2.3 Why Ritual?

Rituals are socially stipulated normative behaviors. In all societies, rituals influence or interact with beliefs and behaviors relevant to maternal and newborn health (Legare et al. 2020). Because they are “normative” rituals are part of a culture’s “received wisdom,” that is, information that is both actively and passively culturally transmitted about expectations for how to behave and why.

Importantly, the term “ritual” does not just apply to practices that are ancient or traditional, but biomedical and hygienic behaviors that are typical of educated western societies are also often rituals, or have ritualized components. For example, many diverse health-relevant behaviors ranging from tooth-brushing to hand-washing are culturally transmitted and normative. Across diverse global populations, rituals are used to promote health, cure illness, and attempt to solve problems. By focusing on rituals, we can address the deep-rooted barriers to health-promoting behavior and create long-term sustainable solutions for behavior change (RISE 2018).

As such, when we discuss “ritual” in Project RISE we are interested in the full repertoire of traditional, normative, and biomedical health practices that include layman impressions of ritual, such as taboos, superstitions, religious or folk-medical practices as well as health behaviors with proscribed formal steps that may include less obvious forms of ritual like vaccinations, hand-washing, or following the biomedical recommendations for an institutional delivery. In all of these cases, the ritual behaviors operate as culturally sanctioned responses to perceived threat.

Part of the reason that rituals should be incorporated into CHW interventions, and health-interventions generally, is that they are highly intertwined in health, hygiene, and diet. Part of what rituals do is help people manage risks or anxiety associated with perceived threats. Further, rituals are connected to many of the main themes emphasized by SBCC research. For instance, rituals can greatly affect social cohesion, connections among community members, and can also facilitate the development of trusting relationships. Rituals are often connected to public ceremonies that mark transitions in one’s life course or elevations in status. All of these touch on the WHO recommendations for health-sector interventions mentioned above.

Ritual-based behaviors reinforce social affiliation, thus leading to long-term maintenance of behaviors. Engaging in shared ritual practices in the context of a group increases social group bonding and increases preference for ritual behavior. For example, people who participate in group rituals identify more strongly with their group, and are more likely to continue to affiliate with the group over time than people who have not participated in group rituals. Rituals promote the high fidelity maintenance and transmission of group behavior over time. People are also more likely to continue to engage in behavior over time if it is a ritual group practice. Rituals are thus critical for understanding the motivation to engage in group-level behavior.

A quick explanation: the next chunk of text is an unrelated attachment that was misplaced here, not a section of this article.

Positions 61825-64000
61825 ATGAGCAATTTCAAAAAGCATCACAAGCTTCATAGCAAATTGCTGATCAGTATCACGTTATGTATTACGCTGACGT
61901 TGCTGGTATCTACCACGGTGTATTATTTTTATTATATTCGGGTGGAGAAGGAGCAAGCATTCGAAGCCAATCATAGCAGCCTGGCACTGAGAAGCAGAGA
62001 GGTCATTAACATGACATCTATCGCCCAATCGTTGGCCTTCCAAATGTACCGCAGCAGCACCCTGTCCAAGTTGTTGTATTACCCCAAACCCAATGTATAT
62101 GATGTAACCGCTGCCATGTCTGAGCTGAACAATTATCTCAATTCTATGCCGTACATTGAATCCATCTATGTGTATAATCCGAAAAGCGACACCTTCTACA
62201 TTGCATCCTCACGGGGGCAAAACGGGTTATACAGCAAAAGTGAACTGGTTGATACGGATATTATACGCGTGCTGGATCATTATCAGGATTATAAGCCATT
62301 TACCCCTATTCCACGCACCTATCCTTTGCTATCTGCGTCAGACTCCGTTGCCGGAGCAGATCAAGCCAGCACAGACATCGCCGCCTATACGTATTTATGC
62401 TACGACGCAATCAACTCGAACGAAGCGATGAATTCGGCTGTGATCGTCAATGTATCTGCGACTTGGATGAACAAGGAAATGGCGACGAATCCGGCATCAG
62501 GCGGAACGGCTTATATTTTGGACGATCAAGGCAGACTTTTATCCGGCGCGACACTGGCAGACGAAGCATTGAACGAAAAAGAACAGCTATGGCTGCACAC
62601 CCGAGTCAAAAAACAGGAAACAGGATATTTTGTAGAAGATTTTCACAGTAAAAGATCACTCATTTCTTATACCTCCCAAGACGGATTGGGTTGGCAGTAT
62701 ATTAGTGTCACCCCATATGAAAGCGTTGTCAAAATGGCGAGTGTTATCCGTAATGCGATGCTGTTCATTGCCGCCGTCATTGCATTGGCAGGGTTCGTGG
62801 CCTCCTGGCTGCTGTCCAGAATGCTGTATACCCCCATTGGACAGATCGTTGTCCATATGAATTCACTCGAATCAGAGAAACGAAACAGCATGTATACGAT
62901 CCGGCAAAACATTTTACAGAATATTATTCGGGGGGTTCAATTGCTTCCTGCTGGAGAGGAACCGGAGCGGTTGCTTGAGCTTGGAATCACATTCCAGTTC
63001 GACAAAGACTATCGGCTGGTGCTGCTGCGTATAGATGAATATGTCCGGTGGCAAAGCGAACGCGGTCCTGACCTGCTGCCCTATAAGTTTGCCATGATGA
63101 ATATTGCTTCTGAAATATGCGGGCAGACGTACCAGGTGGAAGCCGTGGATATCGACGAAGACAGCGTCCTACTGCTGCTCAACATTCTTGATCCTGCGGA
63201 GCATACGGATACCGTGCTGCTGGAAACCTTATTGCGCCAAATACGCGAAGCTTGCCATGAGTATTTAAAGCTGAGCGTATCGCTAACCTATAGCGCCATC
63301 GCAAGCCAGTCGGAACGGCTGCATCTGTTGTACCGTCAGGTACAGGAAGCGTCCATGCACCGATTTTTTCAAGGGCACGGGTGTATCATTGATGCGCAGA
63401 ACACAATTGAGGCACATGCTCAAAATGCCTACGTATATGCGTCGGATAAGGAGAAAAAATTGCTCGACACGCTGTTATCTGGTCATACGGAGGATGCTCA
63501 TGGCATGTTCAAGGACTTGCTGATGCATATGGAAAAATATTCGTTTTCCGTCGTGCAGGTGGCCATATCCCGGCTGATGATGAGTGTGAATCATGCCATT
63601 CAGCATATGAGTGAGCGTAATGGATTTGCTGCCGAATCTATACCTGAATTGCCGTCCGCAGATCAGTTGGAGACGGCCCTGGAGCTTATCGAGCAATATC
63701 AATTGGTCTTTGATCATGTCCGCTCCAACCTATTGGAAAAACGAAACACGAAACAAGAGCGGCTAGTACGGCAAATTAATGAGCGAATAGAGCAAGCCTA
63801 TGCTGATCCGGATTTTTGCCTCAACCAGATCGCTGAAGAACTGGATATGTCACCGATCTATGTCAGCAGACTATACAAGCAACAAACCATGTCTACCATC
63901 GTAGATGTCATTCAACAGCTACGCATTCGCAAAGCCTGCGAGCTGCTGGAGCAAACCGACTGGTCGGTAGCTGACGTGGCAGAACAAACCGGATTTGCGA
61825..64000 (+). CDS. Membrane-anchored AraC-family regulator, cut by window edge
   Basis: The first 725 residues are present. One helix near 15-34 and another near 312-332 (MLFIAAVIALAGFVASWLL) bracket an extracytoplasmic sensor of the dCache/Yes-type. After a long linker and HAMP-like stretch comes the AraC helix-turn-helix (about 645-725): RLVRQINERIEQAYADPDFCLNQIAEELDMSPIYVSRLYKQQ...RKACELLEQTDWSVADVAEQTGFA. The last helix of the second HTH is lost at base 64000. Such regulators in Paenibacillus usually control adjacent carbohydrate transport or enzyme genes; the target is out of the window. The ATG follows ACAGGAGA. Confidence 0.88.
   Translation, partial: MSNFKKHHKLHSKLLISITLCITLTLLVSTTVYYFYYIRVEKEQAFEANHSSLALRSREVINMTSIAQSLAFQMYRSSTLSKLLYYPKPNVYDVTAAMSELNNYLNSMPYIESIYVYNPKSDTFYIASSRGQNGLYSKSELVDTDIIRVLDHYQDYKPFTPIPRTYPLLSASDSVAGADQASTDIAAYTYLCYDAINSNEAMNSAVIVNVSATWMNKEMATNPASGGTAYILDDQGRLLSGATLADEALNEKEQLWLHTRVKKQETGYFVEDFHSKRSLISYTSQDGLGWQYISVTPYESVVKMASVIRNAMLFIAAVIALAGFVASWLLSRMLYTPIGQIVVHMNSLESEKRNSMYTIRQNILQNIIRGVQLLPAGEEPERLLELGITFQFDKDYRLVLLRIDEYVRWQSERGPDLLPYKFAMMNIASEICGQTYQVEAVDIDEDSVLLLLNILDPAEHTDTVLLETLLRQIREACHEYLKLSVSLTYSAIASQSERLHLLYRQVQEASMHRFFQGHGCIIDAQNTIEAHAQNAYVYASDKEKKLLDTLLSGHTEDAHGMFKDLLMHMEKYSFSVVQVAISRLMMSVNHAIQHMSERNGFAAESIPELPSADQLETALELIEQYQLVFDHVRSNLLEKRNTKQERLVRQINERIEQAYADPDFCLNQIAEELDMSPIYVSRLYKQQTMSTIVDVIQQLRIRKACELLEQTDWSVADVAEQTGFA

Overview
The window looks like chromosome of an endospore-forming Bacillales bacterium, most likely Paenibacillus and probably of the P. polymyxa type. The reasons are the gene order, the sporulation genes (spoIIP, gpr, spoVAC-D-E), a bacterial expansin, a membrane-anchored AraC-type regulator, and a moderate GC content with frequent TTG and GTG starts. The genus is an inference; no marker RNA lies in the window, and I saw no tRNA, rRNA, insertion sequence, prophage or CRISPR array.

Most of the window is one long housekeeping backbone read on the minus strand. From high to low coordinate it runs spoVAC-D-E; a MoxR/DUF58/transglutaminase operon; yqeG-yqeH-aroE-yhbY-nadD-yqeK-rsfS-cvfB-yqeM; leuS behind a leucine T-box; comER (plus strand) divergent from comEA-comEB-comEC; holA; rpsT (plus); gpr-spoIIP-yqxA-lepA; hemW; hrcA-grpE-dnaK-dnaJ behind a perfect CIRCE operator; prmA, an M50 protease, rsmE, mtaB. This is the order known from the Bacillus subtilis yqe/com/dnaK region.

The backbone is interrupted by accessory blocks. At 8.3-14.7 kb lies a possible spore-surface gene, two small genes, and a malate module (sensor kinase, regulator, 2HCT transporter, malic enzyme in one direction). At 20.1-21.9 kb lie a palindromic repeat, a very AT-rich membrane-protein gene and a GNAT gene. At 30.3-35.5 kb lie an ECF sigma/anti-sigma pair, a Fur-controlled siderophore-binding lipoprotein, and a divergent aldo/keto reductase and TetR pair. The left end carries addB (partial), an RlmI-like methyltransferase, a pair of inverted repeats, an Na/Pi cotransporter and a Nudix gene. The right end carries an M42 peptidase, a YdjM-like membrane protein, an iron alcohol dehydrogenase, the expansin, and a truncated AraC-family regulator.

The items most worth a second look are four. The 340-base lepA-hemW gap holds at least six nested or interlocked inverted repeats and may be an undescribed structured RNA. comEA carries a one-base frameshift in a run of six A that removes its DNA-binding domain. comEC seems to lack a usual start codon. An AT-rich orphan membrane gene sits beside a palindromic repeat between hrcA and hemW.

However, the potential of ritual for human-centered-design has not been thoroughly explored and, as far as we know, there aren’t existing studies to draw from that explain how to most effectively leverage them. That said, there are three general ways that we might expect to harness or leverage ritual based on existing research:

  1. identify and modify existing health-related rituals

  2. introduce and ritualize new health-related behaviors

  3. rituals that are not directly related to the target health outcome can be used to reinforce positive health behaviors

Identifying which of these ways to use ritual, and how, is also a Project RISE objective. It is likely that these will be used in tandem to inform design. Further, different behaviors will have different potentials and specific nuances of cultural or normative resistance to change. In some cases a recommended health behavior is completely new and the task is more of convincing beneficiaries that there are real benefits to adopting it. In other cases, a recommended biomedical ritual may overlap or even conflict with the purview or a traditional ritual. These cases will require different tactics for leveraging and convincing.

For this reason we may need to distinguish between ritual awareness and ritual leveraging. Rituals, beliefs, practices, habits, and behaviors are all examples of complex cultural phenomena that do not exist in isolation. A ritual awareness examines these things for how they connect so that solutions may come in the form of tweaks or the potential of changing a seemingly non-health-related ritual because of its influence on another. Ritual leveraging is more direct in that it modifies or directly applies a ritual to health behaviors of interest. Such possibilities are determined after extensive synthesis and analysis of the data streams.


Legare, Cristine H., Santosh Akhauri, Indrajit Chaudhuri, Faiz A. Hashmi, Tracy Johnson, Emily E. Little, Hannah G. Lunkenheimer, et al. 2020. “Perinatal Risk and the Cultural Ecology of Health in Bihar, India.” Philosophical Transactions of the Royal Society B: Biological Sciences 375 (1805): 20190433. https://doi.org/10.1098/rstb.2019.0433.
RISE, Team. 2018. “Project RISE Proposal.”